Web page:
When Ballydoyle gets it right, O’Brien generally deflects the credit elsewhere and, when they get it wrong, especially badly wrong, then it is usually his fault!
That’s just the way the trainer operates, we are all well used to him at this stage and those who know the man realise if O’Brien isn’t a genius then he’s certainly not a million miles short of one.
Typically, after War Command had redeemed his reputation in the Group 2 Futurity Stakes at the Curragh last Saturday, O’Brien was at it again.
War Command was simply brilliant when landing the Coventry Stakes at Royal Ascot.
We’re all aware the form could be working out a lot better, but he still took that contest by a National Hunt distance, six lengths, and was most impressive.
But then he ran in the Group 1 Phoenix Stakes at the Curragh earlier this month and was very disappointing, only finishing third behind Sudirman and Big Time.
He didn’t travel particularly well through the race and, most disconcerting, failed to pick up at all when asked by Joseph O’Brien.
There was no comparison between that effort and the smooth acceleration he displayed at Ascot.
For many of us it raised doubts as to the real quality of War Command and plenty were willing to take him at the weekend.
But, off a strong pace, he produced a scintillating performance to win going away by three lengths.
After the race, O’Brien blamed himself, totally, for War Command getting beaten in the Phoenix Stakes.
O’Brien indicated that he gave the horse a good break after Ascot, that he was a bit ring-rusty, a trifle lacklustre.
“I obviously didn’t have him sharp enough or tight enough, trainer’s error again I’m afraid,’’ he said.
Do you know what, for once, I’ll bet that he was right to be kicking seven bells out of himself.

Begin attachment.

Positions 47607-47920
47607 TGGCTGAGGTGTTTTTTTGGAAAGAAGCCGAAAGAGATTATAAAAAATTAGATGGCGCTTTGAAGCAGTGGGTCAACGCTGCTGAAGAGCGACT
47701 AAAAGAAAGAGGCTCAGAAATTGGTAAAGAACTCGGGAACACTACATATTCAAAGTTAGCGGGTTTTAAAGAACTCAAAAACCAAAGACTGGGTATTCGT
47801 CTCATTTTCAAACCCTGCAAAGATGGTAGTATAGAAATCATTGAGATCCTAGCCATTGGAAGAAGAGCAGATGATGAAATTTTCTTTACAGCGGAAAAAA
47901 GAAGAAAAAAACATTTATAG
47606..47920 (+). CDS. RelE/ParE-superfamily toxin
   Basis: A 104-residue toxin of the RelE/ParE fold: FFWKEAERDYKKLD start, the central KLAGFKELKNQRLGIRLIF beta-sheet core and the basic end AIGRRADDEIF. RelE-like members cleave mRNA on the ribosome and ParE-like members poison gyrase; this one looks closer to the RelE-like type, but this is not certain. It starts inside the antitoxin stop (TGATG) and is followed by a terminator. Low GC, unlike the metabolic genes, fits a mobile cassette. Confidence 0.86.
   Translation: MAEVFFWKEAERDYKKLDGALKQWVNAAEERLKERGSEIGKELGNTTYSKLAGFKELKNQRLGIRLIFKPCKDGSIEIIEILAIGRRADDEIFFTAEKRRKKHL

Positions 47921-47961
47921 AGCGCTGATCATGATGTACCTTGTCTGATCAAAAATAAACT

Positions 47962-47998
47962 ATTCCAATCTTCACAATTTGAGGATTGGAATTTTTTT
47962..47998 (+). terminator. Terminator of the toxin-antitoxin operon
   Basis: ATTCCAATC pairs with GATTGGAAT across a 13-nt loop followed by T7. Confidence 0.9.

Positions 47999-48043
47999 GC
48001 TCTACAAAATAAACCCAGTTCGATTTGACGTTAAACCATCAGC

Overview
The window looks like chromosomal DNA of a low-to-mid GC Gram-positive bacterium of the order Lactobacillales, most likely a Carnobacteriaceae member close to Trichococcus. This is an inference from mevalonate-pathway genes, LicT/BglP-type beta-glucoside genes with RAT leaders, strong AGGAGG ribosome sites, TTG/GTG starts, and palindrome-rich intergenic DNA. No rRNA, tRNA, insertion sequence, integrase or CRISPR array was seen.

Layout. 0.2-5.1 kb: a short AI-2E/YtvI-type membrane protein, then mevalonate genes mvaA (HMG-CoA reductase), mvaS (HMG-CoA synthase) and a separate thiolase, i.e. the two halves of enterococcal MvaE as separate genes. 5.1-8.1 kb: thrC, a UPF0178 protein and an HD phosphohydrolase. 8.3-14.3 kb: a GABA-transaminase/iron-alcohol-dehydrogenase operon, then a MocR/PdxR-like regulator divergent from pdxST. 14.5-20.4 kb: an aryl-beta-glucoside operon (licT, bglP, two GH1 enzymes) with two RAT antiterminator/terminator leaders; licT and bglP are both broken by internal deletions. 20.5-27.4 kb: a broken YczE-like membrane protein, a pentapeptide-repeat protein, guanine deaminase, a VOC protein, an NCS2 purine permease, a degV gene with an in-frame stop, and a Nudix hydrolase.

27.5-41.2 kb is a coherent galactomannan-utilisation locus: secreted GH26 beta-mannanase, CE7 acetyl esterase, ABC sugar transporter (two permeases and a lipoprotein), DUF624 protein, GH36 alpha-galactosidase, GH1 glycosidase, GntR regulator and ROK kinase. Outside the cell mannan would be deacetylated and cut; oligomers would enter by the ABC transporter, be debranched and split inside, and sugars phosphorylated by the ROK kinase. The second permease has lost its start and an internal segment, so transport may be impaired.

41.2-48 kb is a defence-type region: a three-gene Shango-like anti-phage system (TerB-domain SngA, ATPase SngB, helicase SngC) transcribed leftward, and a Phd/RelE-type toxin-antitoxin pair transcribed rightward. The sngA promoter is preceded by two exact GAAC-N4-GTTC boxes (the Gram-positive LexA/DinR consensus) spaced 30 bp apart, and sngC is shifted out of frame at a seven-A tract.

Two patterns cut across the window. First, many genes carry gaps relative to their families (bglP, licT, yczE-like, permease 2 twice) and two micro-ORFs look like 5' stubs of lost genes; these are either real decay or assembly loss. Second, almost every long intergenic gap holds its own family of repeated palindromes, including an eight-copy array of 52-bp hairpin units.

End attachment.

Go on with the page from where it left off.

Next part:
It was actually a highly plausible explanation, because the War Command on Saturday, and at Ascot, was entirely different to the one that got beaten in the Phoenix Stakes.
War Command is now heading to the National Stakes at the Curragh and it would be some draw if both Sudirman and Big Time also face the starter.
I think what’s a certainty, should all three meet again, is that War Command would go off favourite to reverse placings with the other pair.
Mind you if one, or both, of them were to beat him then that really would leave the O’Brien explanation with more holes than the Titanic.
to manifest itself on the exchanges was never better illustrated than with the Group 3 St Leger Trial at the Curragh.
All the evidence was that Ernest Hemingway was simply a better horse than eventual winner Royal Diamond, and more than entitled to go off at odds-on.
But when heavy rain came prior to the contest there surely had to be some element of a re-think.
Ernest Hemingway needs fast ground and there was always the possibility the rain had got into the surface and made a difference. That the ground description continued to be given as good was, well, largely irrelevant.
If indeed there was some genuine cut in the surface then Voleuse De Coeurs, a proven mud-lark, also entered the equation.
But, on the exchanges none of this was given any consideration, as Ernest Hemingway became shorter and shorter.
He eventually went off at 4-9, driven by Betfair and Betdaq, as a sort of lunacy replaced logic.
Royal Diamond was sure to handle the ground, if it had gone on the yielding side, and so we sat back and awaited developments.
Ernest Hemingway, of course, never went a yard through the final half-mile, as Royal Diamond and Voleuse De Coeurs ran away from him.
Just one question: how do punters who bet massive amounts at such prohibitive odds manage to keep going?
Here was a card that promised to be a punters’ paradise, with five of the seven races non-handicaps, but it went up in smoke.
All five contests produced odds-on favourites and with a 1-9, 2-9 and 1-3 involved they were of no benefit to the vast majority of punters.
Flaxen Flare, Domination and Curley Bill were the horses involved and, looking so much better than their rivals, were never going to be much good to anyone.
But, if you want to know what a disaster the exchanges have been to racing then the bumper at Cork was a perfect example.
Cork has a history of throwing up crazy results in this type of contest and Dermot Weld’s Marty’s Magic should never have been as short as 4-7, after one or two layers had tentatively offered 4-6.
Take away the exchanges and there is no doubt this horse would have been, at worst, an even-money chance.
But why would any bookmaker offer that when he could lay him so much shorter by pressing a button?
As a result the punters on the ground at Cork, most of whom do not have an account with either Betfair of Betdaq, or give a toss about them, were deprived of a service.